Thursday, July 10, 2014
Author: Chaotic Indian
A major vulnerability believed to be present in most versions of the Android Mobile OS can allow malicious Android applications to make phone calls on a user’s device, even if they lack the necessary permissions.
The critical vulnerability was identified and reported to Google Inc. late last year, by researchers from German Security firm Curesec. The researchers believe that the virus was first noticed in Android version 4.1, A.K.A “JellyBean.”
APPS CAN MAKE CALLS FROM YOUR PHONE.
“This bug can be abused by a malicious application. As an example, take a simple game which has this code in it. The game won’t ask you for extra permissions to perform a phone call to a tool number but it is able to do it,” said Curesec’s CEO Marco Lux and researcher Pedro Umbelino on a blog post last Friday. “This is normally not possible without giving the app that special permission.”
By leveraging these vulnerabilities, malicious applications could initiate unauthorized phone calls, disrupt ongoing phone calls, dialing out to expensive toll services and potentially framing up big charges on an unsuspecting user’s phone bills.
ANDROID BUG ALLOWS UNAUTHORIZED USERS TO TERMINATE OUTGOING CALLS AND SEND USSD.
This vulnerability can also be exploited to disconnect outgoing calls and to execute
●Unstructured Supplementary Service Data (USSD)
●Supplementary Service (SS)
●Manufacturerdefined MMI (ManMachine Interface) code.
These special codes can be used to access various device functions or operator services, which makes the problem a nasty one for those who value data privacy and confidentiality.
“The list of USSD/SS/MMI codes is long and there are several quite powerful ones, like codes that change the flow of phone calls(call forwarding), blocking a SIM card, enabling/disabling caller anonymity and so on,” reads the blog post.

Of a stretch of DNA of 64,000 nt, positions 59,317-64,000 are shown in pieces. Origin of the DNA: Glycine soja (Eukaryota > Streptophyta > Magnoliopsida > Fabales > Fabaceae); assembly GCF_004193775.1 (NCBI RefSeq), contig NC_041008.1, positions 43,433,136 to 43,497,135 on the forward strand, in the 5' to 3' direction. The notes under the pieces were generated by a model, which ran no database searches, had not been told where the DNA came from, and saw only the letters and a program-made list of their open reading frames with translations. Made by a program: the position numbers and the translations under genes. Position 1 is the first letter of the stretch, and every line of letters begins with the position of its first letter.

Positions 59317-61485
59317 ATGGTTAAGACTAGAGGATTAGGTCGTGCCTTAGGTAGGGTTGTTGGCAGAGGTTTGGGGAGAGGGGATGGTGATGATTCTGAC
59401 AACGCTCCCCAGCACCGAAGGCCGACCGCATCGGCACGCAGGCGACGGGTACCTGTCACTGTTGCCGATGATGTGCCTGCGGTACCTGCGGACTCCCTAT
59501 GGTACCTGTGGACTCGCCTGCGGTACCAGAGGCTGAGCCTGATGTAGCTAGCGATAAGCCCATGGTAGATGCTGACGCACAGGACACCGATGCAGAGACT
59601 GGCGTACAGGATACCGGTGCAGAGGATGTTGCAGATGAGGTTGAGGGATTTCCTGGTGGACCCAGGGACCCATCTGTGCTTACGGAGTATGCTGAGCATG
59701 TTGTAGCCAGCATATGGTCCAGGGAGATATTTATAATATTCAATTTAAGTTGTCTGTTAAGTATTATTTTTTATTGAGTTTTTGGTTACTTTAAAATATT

Even the Android security screening apps, which do not allow apps without the CALL_PHONEpermission to be executed, can be easily bypassed and offer no protection from these flaws, because the exploits have the capability to deceive the Android permissions system all together.
“As the app does not have the permission but is abusing a bug, such security apps cannot protect you from the exploit without the knowledge of this bug’s existence,”wrote the researchers.
A large number of Android OS versions are affected by the vulnerabilities. Researchers have found two different flaws that can be exploited to achieve the same goals one found in newer systems, and the other meant for older systems.
FIRST BUG MEANT FOR NEWER VERSIONS OF ANDROID
The first bug, known as CVE20136272, seems to have been introduced in Android version 4.1.1 Jelly Bean and continues all the way to the most recent 4.4.2 KitKat, before the security team at Google Inc. was able to fix it in Android update 4.4.4.
Unfortunately, only 14% of users have had the chance to download the update. Think about it how many other users are currently in the grip of the flaws? A very generous number, be assured.
SECOND BUG MEANT FOR OLDER VERSIONS OF ANDROID
The second bug is far wider in it’s reach, affecting both versions 2.3.3 and 2.3.6, the most popular versions of Android Gingerbread used by small phones and budgetminded phones which are immensely popular in emerging markets like those found in Brazil, China and Russia. The bug was fixed in 3.0.0 Honeycomb, but that was only a tablet release that no longer even charts on Google’s Android statistics. That means the bug is still open to 90% of the world’s Android users to the exploit.
Researchers at Curesec have provided source code and a proofofconcept demonstration app that lets users test their Android devices for vulnerabilities. In the meantime, it is strongly advised to Android users running 4.4.2 KitKat to update their device as soon as possible to prevent becoming a victim of this highly dangerous exploit. The update is expected to roll out in the coming weeks.